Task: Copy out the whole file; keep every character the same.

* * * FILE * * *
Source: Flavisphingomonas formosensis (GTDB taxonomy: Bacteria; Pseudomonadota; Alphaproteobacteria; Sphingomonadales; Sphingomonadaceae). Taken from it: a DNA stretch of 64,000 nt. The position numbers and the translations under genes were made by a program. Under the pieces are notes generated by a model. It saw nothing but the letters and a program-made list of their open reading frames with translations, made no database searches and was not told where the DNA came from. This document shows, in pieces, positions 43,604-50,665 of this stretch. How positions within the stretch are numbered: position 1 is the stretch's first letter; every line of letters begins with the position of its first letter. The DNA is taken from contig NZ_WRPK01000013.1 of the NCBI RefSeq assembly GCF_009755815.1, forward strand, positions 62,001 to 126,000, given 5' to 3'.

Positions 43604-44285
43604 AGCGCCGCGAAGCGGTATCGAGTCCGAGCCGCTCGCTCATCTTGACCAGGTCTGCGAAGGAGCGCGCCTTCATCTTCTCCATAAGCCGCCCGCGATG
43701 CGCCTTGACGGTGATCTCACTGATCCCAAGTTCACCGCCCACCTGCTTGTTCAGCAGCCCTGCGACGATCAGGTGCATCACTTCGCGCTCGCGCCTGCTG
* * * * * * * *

Source: Flavisphingomonas formosensis (GTDB taxonomy: Bacteria; Pseudomonadota; Alphaproteobacteria; Sphingomonadales; Sphingomonadaceae). Taken from it: a DNA stretch of 64,000 nt. The position numbers and the translations under genes were made by a program. Under the pieces are notes generated by a model. It saw nothing but the letters and a program-made list of their open reading frames with translations, made no database searches and was not told where the DNA came from. This document shows, in pieces, positions 43,604-50,665 of this stretch. How positions within the stretch are numbered: position 1 is the stretch's first letter; every line of letters begins with the position of its first letter. The DNA is taken from contig NZ_WRPK01000013.1 of the NCBI RefSeq assembly GCF_009755815.1, forward strand, positions 62,001 to 126,000, given 5' to 3'.

Positions 43604-44285
43604 AGCGCCGCGAAGCGGTATCGAGTCCGAGCCGCTCGCTCATCTTGACCAGGTCTGCGAAGGAGCGCGCCTTCATCTTCTCCATAAGCCGCCCGCGATG
43701 CGCCTTGACGGTGATCTCACTGATCCCAAGTTCACCGCCCACCTGCTTGTTCAGCAGCCCTGCGACGATCAGGTGCATCACTTCGCGCTCGCGCCTGCTG